Achieving the proper balance between luminescence and high contrast to simultaneously study specific proteins but also to acquire ultrastructural information is one of the challenges of bioimaging. CLEM is an imaging technique for optoelectronic investigation of structure-function relationships at the nanoscale, which has gained importance in recent years. However, the strong mismatch between optical and electron imaging resolutions is still a limiting factor for CLEM.
Advantages of correlative cathodoluminescence electron microscopy
One technique that could be an attractive alternative is CCLEM. This bioimaging technique can be successfully used for studying the structure and composition of cells and tissues: with cathodoluminescence generated by an electron beam, it is possible to obtain luminescence data with a much higher spatial resolution than is attainable in a conventional optical microscope.
CCLEM allows to not only overcome a mismatch between optical and electron imaging resolutions, it also opens new possibilities for using luminescent labels. Commonly, organic fluorophores are used for labelling the biological specimen. However, with CCLEM technique inorganic materials, which emit photons upon electron beam exposure and are more stable, can be a good alternative.
Available luminescent labels
CCLEM is currently studied and applied by a research group at EMPA in Switzerland. The group has already published three papers [1,2,3] on CCLEM imaging, which investigate the performance of various labels for this bioimging. Since organic proteins and dyes are rather unstable under electron irradiation and produce low CL emission, the authors of the papers investigate various exogenous luminescent labels and their feasibility for photoluminescence and cathodoluminescence bioimaging setting. One of the two papers  concluded that compared to organic fluorophores and semiconductor quantum dots, two types of RE3+ doped nanocrystals (Y2O3:Tb3+ and YVO4:Bi3+,Eu3+) showed the best results in terms of emission stability and brightness.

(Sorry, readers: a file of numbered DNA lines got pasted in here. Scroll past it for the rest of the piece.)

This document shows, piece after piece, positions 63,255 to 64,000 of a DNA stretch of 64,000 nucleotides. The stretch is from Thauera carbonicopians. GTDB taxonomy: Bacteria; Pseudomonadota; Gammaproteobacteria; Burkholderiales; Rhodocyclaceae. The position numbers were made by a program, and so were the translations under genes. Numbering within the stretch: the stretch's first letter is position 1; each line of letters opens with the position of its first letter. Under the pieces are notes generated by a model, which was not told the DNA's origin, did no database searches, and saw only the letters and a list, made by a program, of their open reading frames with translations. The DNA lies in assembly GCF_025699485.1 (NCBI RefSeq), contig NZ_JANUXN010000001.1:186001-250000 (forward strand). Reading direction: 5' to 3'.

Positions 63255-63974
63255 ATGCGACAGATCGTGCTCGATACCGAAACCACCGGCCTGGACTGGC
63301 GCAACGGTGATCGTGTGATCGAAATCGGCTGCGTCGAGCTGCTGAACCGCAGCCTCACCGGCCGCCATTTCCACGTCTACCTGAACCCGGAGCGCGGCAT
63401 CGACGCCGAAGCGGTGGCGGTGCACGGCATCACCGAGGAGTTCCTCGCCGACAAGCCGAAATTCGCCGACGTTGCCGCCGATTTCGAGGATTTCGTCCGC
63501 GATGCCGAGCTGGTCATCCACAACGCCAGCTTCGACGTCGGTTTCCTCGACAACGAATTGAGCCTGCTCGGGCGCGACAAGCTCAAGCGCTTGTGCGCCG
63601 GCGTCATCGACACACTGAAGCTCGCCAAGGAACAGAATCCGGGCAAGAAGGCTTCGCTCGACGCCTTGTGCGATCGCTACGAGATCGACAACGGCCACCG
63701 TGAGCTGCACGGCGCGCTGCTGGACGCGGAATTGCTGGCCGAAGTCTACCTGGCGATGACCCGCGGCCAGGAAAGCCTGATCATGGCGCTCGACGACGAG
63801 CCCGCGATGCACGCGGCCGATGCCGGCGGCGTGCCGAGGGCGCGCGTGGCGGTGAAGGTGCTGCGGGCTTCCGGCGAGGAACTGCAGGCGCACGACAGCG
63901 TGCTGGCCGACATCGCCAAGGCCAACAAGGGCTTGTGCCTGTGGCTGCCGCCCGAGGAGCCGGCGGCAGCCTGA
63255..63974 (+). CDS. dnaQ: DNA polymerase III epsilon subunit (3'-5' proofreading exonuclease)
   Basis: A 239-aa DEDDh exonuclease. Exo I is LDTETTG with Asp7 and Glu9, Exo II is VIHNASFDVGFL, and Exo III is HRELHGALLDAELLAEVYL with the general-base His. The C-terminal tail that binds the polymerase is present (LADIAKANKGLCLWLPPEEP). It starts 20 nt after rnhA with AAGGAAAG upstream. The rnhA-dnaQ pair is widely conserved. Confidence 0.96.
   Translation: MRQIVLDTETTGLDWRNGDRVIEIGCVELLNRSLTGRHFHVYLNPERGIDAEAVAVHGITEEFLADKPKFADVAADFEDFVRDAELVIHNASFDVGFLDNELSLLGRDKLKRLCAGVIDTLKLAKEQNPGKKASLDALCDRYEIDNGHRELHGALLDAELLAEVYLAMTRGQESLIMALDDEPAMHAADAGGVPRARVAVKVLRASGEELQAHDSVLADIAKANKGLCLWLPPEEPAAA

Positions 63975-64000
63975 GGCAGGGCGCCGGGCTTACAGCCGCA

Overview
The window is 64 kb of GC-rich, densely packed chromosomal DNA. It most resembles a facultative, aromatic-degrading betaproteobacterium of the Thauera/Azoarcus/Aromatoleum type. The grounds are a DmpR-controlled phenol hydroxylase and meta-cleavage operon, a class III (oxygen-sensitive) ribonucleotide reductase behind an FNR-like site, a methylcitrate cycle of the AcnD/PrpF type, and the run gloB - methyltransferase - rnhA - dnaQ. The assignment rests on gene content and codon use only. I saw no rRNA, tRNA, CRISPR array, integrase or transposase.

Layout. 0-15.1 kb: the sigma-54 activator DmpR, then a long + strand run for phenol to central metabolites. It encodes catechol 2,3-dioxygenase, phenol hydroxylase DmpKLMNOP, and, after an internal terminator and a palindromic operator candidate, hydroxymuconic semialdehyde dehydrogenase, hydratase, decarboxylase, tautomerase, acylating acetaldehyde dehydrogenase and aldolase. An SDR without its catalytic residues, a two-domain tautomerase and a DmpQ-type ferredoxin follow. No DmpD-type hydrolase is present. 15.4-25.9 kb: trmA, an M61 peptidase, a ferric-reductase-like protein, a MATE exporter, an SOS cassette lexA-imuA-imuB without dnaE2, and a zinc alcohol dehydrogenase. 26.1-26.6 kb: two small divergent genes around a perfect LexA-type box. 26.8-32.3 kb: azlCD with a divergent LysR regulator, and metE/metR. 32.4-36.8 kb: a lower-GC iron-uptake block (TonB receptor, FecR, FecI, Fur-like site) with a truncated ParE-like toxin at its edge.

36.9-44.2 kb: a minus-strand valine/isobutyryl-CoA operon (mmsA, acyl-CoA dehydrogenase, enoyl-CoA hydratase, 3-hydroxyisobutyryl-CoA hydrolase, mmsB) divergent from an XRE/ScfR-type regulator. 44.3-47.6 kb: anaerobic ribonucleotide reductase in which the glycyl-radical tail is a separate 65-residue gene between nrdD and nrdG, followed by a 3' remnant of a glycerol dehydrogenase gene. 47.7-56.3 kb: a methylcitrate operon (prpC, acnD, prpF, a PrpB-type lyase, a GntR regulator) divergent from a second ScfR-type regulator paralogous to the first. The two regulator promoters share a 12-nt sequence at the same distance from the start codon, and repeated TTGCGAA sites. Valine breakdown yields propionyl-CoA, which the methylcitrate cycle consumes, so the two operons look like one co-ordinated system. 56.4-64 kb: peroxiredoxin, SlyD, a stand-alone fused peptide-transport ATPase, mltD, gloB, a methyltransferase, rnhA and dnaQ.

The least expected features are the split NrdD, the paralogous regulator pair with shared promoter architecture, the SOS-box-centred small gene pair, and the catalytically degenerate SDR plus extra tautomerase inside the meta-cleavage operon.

The most recent paper from EMPA  demonstrates that specific molecules can be visualized at nanoscale resolution in the context of the cellular ultrastructure with CCLEM-based immunolabeling (immunoCCLEM). This paper presents for the first time the utility of rare-earth element doped inorganic nanoparticle-labels. Characteristic receptor clustering on the surface of cancer cells was identified by specific labelling of the receptors with folic acid decorated nanoparticles showing single particle CL emission. This study showcases the feasibility of immunoCCLEM for protein localization in the context of the cellular ultrastructure in EM.
EMPA’s studies show that CCLEM can be a powerful tool for gaining insights into the interaction of engineered nanoparticles with cells, which could be potentially applied in pathophysiological research and molecular biology.
To learn more about CCLEM as a bioimaging technique, we suggest you joining us in the upcoming webinar, where our applications specialist Sangeetha Hari will talk about cathodoluminescence probes and exciting applications of CCLEM.
Cathodoluminescence fundamentals: correlative cathodoluminescence electron microscopy
Wednesday, November 18th 2020 - 2:00 PM (CET)
Fill in the form below to reserve a spot now!
 Ultrabright and Stable Luminescent Labels for Correlative Cathodoluminescence Electron Microscopy Bioimaging Keevend, L. Puust, K. Kurvits, L. R. H. Gerken, F. H. L. Starsich, J.-H. Li, M. T. Matter, A. Spyrogianni, G. A. Sotiriou, M. Stiefel, I. K. Herrmann, Nano Lett. (2019)
 Tb3+-doped LaF3nanocrystals for correlative cathodoluminescence electron microscopy imaging with nanometric resolution in focus ion beam-sectioned biological samples Keevend, M. Stiefel, A. L. Neuer, M. T. Matter, A. Neels, S. Bertazzo, and I. K. Herrmann. Nanoscale 9, 4383-4387 (2017)
 Correlative Cathodoluminescence Electron Microscopy: Immunolabeling Using Rare‐Earth Element Doped Nanoparticles Keevend, R. Krummenacher, E. Kungas, L. R. H. Gerken, A. Gogos, M. Stiefel, and I. K. Herrmann. Small 16 (2020)